TQ5839 : Tunbridge Wells War Memorial
near to Royal Tunbridge Wells, Kent, Great Britain
War memorials were mainly constructed after WWI to commemorate the troops who gave their lives in the war. Many were then updated after WWII. Some war memorials date back to the Boer War. Almost every town and village in Britain has a War Memorial. They take many forms the commonest being an obelisk, a cross or statue of a soldier. Some commemorate the inhabitants of a place, some are for schools and others are for companies or Military groupings.
Many memorials are grade II listed, 61 are II* listed, Link*_listed_war_memorials_in_England
& 12 are Grade I listed. Link
A search for memorials can be carried out at Link
Listed Buildings and Structures
Listed buildings and structures are officially designated as being of special architectural, historical or cultural significance. There are over half a million listed structures in the United Kingdom, covered by around 375,000 listings.
Listed status is more commonly associated with buildings or groups of buildings, however it can cover many other structures, including bridges, headstones, steps, ponds, monuments, walls, phone boxes, wrecks, parks, and heritage sites, and in more recent times a road crossing (Abbey Road) and graffiti art (Banksy 'Spy-booth') have been included.
In England and Wales there are three main listing designations;
Grade I (2.5%) - exceptional interest, sometimes considered to be internationally important.
Grade II* (5.5%) - particularly important buildings of more than special interest.
Grade II (92%) - nationally important and of special interest.
There are also locally listed structures (at the discretion of local authorities) using A, B and C designations.
In Scotland three classifications are also used but the criteria are different. There are around 47,500 Listed buildings.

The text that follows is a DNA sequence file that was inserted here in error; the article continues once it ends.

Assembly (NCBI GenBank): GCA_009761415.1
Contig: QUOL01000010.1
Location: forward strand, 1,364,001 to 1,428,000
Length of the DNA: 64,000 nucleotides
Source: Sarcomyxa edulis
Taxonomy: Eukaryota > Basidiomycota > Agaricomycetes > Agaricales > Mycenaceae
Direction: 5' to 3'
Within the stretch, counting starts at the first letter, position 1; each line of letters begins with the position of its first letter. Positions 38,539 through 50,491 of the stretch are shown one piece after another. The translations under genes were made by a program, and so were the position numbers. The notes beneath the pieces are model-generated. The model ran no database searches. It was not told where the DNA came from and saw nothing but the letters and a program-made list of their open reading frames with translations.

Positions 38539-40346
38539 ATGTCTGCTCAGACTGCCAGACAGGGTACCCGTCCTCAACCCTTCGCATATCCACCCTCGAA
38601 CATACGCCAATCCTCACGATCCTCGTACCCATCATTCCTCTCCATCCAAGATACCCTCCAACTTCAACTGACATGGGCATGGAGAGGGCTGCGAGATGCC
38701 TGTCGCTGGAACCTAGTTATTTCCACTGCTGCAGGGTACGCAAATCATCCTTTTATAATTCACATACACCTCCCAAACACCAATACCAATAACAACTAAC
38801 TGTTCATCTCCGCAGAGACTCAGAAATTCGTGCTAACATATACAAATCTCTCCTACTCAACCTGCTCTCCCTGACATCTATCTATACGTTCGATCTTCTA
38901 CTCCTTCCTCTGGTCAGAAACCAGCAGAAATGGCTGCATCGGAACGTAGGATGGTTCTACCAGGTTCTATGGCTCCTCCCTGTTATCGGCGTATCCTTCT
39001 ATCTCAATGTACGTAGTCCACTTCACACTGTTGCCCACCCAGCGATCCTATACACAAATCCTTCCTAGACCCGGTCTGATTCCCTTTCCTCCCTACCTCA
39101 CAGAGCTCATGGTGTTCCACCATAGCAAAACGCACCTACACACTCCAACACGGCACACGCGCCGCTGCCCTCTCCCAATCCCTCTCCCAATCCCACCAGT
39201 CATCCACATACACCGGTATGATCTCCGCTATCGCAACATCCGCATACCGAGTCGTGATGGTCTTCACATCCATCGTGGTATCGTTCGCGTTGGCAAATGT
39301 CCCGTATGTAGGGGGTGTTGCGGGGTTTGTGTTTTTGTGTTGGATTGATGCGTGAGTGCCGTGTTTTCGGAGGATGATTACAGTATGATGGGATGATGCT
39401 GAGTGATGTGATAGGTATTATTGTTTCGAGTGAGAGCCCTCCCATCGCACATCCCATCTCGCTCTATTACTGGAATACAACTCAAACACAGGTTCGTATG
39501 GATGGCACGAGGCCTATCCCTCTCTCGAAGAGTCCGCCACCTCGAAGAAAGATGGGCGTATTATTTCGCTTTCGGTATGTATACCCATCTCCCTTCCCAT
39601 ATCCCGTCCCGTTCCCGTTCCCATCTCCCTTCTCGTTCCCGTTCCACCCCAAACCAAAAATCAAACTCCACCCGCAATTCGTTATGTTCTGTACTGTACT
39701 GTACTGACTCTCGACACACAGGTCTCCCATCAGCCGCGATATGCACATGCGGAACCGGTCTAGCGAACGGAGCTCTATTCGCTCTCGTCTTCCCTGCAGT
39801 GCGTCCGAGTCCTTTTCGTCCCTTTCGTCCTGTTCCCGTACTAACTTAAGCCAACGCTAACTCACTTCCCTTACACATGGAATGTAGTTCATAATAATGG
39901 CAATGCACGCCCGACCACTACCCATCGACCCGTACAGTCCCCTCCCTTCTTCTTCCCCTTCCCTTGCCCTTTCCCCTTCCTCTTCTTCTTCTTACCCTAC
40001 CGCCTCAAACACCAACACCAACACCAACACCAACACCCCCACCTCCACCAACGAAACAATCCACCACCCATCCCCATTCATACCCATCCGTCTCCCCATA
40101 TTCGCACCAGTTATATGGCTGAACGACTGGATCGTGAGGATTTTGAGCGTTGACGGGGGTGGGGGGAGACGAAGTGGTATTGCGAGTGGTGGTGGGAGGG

Category A (8%)- generally equivalent to Grade I and II* in England and Wales
Category B (51%)- this appears generally to cover the ground of Grade II, recognising national importance.
Category C (41%)- buildings of local importance, probably with some overlap with English Grade II.
In Northern Ireland the criteria are similar to Scotland, but the classifications are:
Grade A (2.3%)
Grade B+ (4.7%)
Grade B (93%)
…read more at wikipedia Link
Tunbridge Wells War Memorial
The memorial is in the form of a low wall surrounding a central memorial with the figure of a soldier holding a rifle mounted on a plinth. The names of the dead from World War 1, 764 names, are set in plaques around the wall. The memorial was unveiled and dedicated February 1923; the sculptor was Stanley Babb.
Grade II listed. Link
More information at Link
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- Grid Square
- TQ5839, 3406 images (more nearby )
- N Chadwick (find more nearby)
- Image classification?
- Date Taken
- Sunday, 15 July, 2012 (more nearby)
- Friday, 7 December, 2012
- Geographical Context
- Subject Location
OSGB36: TQ 5847 3950 [10m precision]
WGS84: 51:7.9712N 0:15.8123E
- Camera Location
- OSGB36: TQ 5845 3950
- View Direction
- EAST (about 90 degrees)
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